The compound having a phenolic hydroxyl group includes, for example, hydroxybenzophenones and diphenolic acids such as 4,4-bis(4'-hydroxyphenyl)pentanoic acid, resorcinol and diresorcinol. They may have a substituent. The hydroxybenzophenones include 2,4-dihydroxybenzophenone, 2-hydroxy-4-methoxybenzophenone, 2,2'-dihydroxy-4,4'-dimethoxybenzophenone and 2,2',4,4'-tetrahydroxybenzophenone. The preferred components having a sulfonic acid group include aromatic sulfonic acids such as benzene-, toluene-, xylene-naphthalene-, phenol-, naphthol- and benzophenonesulfonic acids, and their soluble salts such as their ammonium and alkali metal salts. The compounds having a sulfonic acid group may be usually substituted with a lower alkyl group, a nitro group, a halo group and/or another sulfonic acid group. Preferred examples of these compounds include benzenesulfonic acid, toluenesulfonic acid, naphthalenesulfonic acid, 2,5-dimethylbenzenesulfonic acid, sodium benzenesulfonate, naphthalene-2-sulfonic acid, 1-naphthol-2(or 4)-sulfonic acid, 2,4-dinitro-1-naphthol-7-sulfonic acid, 2-hydroxy-4-methoxybenzophenone-5-sulfonic acid, sodium m-(p'-anilinophenylazo)benzenesulfonate, alizarinsulfonic acid, o-toluidine-m-sulfonic acid and ethanesulfonic acid. Sulfates of alcohols or aromatic hydroxy compounds and their salts are also usable. These compounds are easily available as anionic surfactants. They include, for example, ammonium and alkali metal salts of lauryl sulfates, alkylaryl sulfates, p-nonylphenyl sulfate, 2-phenylethyl sulfate and isooctylphenoxydiethoxyethyl sulfate.

These substantially water-insoluble photosensitve diazo resins can be isolated in the form of precipitate by mixing the water-soluble photosensitive diazo resin with an aqueous solution of the above-described aromatic or aliphatic compound, preferably in almost equal amounts.

In addition, the diazo resins described in British Patent No.1,312,925 are also preferred.

The amount of the diazo resin is preferably 5 to 50 wt. % based on the photosensitive layer. When the amount of the diazo resin is reduced, the photosensitivity is increased as a matter of course, but the storability is reduced. The optimum amount of the diazo resin is about 8 to 20 wt. %.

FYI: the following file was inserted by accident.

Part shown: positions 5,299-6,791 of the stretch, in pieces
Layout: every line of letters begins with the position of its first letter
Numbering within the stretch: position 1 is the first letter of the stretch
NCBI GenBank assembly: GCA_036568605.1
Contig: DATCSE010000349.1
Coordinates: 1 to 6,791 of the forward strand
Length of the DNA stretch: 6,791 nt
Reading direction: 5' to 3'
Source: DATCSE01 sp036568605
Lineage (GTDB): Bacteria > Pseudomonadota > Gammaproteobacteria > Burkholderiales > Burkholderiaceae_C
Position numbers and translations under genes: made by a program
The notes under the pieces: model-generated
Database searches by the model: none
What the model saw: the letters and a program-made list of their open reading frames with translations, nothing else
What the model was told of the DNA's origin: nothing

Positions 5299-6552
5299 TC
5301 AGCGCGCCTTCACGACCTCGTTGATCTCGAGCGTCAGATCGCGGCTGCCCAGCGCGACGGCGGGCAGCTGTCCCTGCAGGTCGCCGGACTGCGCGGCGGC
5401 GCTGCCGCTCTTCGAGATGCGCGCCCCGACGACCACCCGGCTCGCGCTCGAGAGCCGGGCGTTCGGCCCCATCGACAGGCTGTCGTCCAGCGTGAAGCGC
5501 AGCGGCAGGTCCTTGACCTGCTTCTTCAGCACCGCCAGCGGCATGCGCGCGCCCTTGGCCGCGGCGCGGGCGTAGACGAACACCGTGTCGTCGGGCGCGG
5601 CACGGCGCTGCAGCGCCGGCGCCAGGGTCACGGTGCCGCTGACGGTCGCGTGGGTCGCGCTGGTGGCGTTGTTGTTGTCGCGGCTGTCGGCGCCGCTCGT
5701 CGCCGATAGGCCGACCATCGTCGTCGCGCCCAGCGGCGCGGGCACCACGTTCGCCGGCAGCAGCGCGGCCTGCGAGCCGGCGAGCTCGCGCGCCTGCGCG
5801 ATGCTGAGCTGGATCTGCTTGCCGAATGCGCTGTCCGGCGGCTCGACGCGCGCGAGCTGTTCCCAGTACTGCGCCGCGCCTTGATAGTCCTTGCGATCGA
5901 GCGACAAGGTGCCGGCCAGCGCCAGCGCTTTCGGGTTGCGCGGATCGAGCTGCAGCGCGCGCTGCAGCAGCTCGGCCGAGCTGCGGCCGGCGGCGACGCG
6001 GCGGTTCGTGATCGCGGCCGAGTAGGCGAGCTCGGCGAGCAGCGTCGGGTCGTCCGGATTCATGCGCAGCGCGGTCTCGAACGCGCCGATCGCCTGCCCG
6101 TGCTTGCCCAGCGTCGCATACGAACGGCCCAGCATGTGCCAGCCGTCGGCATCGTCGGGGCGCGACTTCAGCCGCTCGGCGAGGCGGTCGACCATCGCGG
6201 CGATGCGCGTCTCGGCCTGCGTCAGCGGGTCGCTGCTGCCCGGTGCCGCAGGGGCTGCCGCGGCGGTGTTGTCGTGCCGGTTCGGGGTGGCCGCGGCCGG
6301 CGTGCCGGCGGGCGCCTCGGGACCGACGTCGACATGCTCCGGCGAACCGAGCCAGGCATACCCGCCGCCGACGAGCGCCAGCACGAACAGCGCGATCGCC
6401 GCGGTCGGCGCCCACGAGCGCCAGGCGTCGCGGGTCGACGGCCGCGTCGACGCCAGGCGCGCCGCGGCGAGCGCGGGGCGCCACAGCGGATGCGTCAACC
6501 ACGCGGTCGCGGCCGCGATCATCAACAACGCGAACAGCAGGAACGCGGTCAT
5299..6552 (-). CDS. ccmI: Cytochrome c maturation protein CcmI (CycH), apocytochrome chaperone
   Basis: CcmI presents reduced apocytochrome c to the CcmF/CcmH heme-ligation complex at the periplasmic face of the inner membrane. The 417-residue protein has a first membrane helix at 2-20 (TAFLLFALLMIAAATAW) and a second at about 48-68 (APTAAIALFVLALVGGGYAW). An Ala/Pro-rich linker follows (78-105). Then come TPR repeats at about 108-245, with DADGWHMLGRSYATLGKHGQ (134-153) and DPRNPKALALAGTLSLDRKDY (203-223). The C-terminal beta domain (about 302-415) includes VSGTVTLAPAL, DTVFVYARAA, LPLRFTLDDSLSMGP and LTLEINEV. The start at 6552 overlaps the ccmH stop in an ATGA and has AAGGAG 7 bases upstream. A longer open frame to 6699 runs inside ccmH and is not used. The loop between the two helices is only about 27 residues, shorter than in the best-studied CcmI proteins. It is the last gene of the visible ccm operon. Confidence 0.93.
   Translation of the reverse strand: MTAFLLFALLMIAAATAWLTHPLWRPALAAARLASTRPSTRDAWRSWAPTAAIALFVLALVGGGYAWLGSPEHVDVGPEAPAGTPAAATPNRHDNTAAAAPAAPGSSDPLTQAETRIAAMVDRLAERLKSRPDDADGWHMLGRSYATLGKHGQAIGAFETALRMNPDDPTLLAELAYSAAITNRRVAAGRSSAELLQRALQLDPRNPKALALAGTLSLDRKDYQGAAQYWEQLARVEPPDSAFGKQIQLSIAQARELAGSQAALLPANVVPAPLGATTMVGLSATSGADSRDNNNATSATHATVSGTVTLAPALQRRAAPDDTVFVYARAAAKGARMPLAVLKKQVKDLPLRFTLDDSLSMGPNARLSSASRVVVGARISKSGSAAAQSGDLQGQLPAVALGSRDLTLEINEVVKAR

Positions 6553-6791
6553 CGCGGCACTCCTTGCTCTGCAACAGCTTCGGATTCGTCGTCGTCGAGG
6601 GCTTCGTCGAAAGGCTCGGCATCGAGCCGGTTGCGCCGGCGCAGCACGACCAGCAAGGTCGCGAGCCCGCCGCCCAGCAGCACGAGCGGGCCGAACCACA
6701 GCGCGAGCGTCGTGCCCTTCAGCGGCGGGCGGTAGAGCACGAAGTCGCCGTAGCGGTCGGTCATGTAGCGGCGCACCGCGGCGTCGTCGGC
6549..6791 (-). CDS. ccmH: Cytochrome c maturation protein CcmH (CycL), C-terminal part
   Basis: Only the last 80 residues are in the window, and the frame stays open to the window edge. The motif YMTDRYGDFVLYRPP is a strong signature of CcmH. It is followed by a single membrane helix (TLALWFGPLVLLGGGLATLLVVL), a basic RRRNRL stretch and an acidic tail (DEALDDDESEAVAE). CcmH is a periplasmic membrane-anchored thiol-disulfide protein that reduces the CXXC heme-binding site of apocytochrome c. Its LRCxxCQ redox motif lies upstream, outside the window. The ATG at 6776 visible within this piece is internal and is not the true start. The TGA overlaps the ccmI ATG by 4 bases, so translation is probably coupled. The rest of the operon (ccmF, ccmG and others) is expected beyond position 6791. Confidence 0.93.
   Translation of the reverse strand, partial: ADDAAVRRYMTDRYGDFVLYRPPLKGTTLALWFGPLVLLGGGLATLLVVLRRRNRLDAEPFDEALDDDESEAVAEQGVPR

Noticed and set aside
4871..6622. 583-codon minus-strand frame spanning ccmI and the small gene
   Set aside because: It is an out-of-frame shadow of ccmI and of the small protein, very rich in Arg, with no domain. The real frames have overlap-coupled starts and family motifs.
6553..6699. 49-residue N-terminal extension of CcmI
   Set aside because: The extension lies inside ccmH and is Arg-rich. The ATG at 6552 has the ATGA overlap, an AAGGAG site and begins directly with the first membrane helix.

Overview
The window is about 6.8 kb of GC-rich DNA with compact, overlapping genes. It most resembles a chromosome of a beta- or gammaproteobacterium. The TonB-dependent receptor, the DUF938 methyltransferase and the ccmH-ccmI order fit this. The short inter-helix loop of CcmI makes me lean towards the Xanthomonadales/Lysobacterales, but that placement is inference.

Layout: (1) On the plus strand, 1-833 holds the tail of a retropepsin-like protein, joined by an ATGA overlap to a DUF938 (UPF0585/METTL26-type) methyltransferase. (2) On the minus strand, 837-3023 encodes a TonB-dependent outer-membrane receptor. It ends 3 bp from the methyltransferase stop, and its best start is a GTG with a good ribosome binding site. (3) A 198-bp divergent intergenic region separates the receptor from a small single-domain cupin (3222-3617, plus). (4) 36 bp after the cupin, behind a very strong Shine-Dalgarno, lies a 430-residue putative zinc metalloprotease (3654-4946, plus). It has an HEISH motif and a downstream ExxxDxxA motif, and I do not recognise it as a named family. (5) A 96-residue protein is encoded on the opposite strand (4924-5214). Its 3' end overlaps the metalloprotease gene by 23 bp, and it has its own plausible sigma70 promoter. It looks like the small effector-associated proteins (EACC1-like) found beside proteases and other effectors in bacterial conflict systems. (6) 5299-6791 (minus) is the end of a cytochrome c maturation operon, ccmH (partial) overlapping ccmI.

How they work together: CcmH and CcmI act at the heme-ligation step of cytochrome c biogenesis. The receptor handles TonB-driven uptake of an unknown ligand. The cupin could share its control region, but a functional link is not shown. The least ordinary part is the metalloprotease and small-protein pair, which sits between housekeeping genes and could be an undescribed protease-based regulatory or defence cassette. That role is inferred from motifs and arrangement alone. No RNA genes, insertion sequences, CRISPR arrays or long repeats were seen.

Although various polymer compounds are usable as the binder, those having a group such as a hydroxy, an amino, a carboxylic acid, an amido, a sulfonamido, an active methylene, a thioalcohol or an epoxy group are preferred. Such preferred binders include, for example, the shellac described in British Patent No.1,350,521; the polymers comprising a hydroxyethyl acrylate unit or a hydroxyethyl methacrylate unit as the main recurring unit, as described in British Patent No.1,460,978 and U.S. Pat. No.4,123,276; the polyamide resins as described in U.S. Pat. No.3,751,257; the phenolic resin and polyvinyl acetal resins such as polyvinyl formal resin and polyvinyl buryral resin, as described in British Patent No.1,074,392; and linear polyurethane resin, phthalated polyvinyl alcohol resin, epoxy resin which is a condensation product of bisphenol A and epichlorohydrin, polymers having an amino group such as polyaminostyrene and polyalkylamino (meth)acrylate, and cellulose derivatives such as cellulose acetate, cellulose alkyl ethers and cellulose acetate phthalate, as described in U.S. Pat. No.3,660,097.

The composition comprising the diazo resin and the binder may further contain additives such as the pH indicator as described in British Patent No. 1,041,463 and phosphoric acid and the dyes as described in U.S. Pat. No. 3,236,646.

(2) Photosensitive layer comprising an o-quinone diazide compound: